Roy Choi's 'Broken Bread' Explores Food Insecurity and Environmental Justice (Exclusive)
We caught up with famous Los Angeles chef Roy Choi, who told us about exploring topics such as sustainability and food insecurity in 'Broken Bread.'
Foodies, get ready to binge-watch Broken Bread Season 2. The series, which is about to launch its second season, is the brainchild of Los Angeles social activist and chef, Roy Choi. While eating his way through Los Angeles, he explores important topics such as social justice, food security, and climate change. He highlights culinary-focused individuals and organizations, and looks at how food can incite societal change. Needless to say, we can't wait to see Season 2 of Roy Choi's Broken Bread.
"The goal of the show is the same in Season 2," Choi tells us via Zoom. "We're just going deeper, and you know, the show's getting bigger, but it still has the same through line — finding good people doing great things against all odds... And I believe that we're a solution based show. We look at certain issues and problems that affect people that we care about: family members, our community, our world, and our race. You know, as humans."
Keep reading for more on what you can look forward to seeing in the second edition of this groundbreaking series. But first, watch the trailer, below.
Season 2 of 'Broken Bread' looks at how Mexican-American families are using food to fight gentrification.
Season 1 of Broken Bread saw Choi explore the gentrification of cannabis culture, the issue of food waste, and more. But Season 2, as he mentioned previously, goes deeper into topics of the like. It looks at how new generations of Mexican-Americans are using food to fend off gentrification and erasure. It looks at agricultural gentrification, introducing us to icons in the field such as chef Alice Waters, journalist Patricia Escarcega, and artist Six Sev. It also delves into the AAPI experience.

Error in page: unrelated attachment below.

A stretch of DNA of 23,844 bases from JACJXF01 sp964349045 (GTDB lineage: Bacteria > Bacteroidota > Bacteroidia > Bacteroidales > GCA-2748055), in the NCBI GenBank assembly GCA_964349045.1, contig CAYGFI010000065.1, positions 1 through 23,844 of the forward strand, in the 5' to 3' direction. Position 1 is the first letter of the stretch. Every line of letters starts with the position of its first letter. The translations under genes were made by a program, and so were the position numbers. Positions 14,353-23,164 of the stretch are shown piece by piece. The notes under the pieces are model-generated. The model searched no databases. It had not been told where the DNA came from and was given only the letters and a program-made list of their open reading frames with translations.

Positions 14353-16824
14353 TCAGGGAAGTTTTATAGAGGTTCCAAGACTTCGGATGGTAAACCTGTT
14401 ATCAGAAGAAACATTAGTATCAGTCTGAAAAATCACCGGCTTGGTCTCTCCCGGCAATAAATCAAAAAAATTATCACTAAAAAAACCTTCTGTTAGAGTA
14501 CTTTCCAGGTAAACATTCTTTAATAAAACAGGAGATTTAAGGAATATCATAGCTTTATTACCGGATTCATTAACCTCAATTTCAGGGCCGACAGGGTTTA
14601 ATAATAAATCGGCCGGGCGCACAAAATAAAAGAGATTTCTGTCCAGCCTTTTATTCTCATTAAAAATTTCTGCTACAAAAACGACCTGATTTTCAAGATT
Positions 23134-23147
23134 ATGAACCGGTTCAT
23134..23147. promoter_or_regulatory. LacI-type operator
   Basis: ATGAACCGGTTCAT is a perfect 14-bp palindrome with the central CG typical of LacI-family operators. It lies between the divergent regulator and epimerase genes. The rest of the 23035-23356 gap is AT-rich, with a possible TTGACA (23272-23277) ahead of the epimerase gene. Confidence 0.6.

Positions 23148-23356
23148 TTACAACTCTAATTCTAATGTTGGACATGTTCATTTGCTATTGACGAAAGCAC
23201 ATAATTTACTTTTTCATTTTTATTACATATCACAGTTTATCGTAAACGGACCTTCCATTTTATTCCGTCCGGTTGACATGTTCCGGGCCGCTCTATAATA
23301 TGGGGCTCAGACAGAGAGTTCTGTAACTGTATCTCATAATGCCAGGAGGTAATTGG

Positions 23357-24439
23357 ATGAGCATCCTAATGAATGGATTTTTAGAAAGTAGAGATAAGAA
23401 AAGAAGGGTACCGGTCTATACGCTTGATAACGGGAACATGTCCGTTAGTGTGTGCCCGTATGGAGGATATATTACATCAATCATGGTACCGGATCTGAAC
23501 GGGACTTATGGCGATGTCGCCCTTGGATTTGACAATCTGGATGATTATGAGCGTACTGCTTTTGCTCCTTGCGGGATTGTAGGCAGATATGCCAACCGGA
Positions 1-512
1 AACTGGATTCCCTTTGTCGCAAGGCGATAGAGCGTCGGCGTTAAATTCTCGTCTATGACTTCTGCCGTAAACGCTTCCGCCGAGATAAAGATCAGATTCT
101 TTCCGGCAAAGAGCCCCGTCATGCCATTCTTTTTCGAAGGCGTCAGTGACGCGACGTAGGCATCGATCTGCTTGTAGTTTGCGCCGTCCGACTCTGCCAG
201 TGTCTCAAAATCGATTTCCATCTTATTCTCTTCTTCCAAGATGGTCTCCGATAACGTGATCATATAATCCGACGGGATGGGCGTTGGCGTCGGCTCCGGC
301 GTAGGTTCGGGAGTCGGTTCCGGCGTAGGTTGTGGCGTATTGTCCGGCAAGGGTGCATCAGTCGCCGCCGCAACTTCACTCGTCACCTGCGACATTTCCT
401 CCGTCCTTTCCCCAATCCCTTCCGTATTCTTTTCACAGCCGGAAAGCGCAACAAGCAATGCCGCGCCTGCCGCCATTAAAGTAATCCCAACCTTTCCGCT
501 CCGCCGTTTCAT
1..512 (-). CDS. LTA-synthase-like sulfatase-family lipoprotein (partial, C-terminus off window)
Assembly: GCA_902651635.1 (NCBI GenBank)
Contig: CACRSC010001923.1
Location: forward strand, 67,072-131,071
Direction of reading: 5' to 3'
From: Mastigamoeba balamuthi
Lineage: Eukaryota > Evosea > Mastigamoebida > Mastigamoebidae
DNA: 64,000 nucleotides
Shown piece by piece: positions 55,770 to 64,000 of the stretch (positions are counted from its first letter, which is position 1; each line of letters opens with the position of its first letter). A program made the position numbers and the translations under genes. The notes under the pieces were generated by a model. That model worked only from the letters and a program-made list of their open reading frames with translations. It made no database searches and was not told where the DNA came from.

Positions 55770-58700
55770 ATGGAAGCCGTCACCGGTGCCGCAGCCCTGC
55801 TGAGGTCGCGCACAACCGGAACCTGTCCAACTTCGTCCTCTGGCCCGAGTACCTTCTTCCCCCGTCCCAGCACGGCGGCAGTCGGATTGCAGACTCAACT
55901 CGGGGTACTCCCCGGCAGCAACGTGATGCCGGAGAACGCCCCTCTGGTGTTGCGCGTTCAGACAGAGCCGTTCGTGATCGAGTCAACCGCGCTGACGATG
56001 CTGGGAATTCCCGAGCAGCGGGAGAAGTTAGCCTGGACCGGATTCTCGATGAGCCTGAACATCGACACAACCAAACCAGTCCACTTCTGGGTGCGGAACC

Choi tells us he not only wants to raise awareness of these problems, but he also wants to show how they're being addressed.
"We're not naive to the fact that these problems exist, and we're not going to use our energy to get into arguments about whether they exist or don't exist. What we just want to present is that they do exist, and that there are people doing something about it," he explains.
"It's coming from a chef's point of view in many ways, where we as chefs are solution based people," he says. "And we spend so much energy pontificating, arguing, and coming up with theoretical solutions to things instead of just trying to fix them."
But most importantly, Season 2 shows how sustainability and social justice are entwined.
Broken Bread, Choi tells us, shows how environmental justice is social justice.
"Sustainability [and social justice] may seem like two separate things, but they're actually intertwined," he says. "They affect the livelihood of access and what and how people can grow."
Choi says that in one episode, which invites guest Alice Waters to the table, one of the main topics is environmental justice, and how it's affecting our food system.
"We've spent the last three or four decades basically destroying our soil, destroying our regenerative agriculture, destroying all of our nutrients, and pulling away everything that that helps us as natural beings on this planet," Choi says.
"Then you have the situation of access of food, what is considered cheap, what is being fed to most Americans, to most people in the world — and that's where the lines of social justice and environmental issues cross each other, because it's more expensive and more costly to create all of these fabricated products. But they produce more profits for those that are in charge."
Needless to say, we're glad his series is bringing important topics like these to light.
'Broken Bread,' season two, premieres on Tuesday, Jan. 25 at 8 p.m. PT on Tastemade and KCET. The entire season will be available for streaming on Jan. 25 for Tastemade+ subscribers and KCET Passport members. It will also air on Sat., Jan 29 at 8 p.m. ET/PT on Link TV and on Mon., Jan. 31 at 7 p.m. PT on PBS SoCal.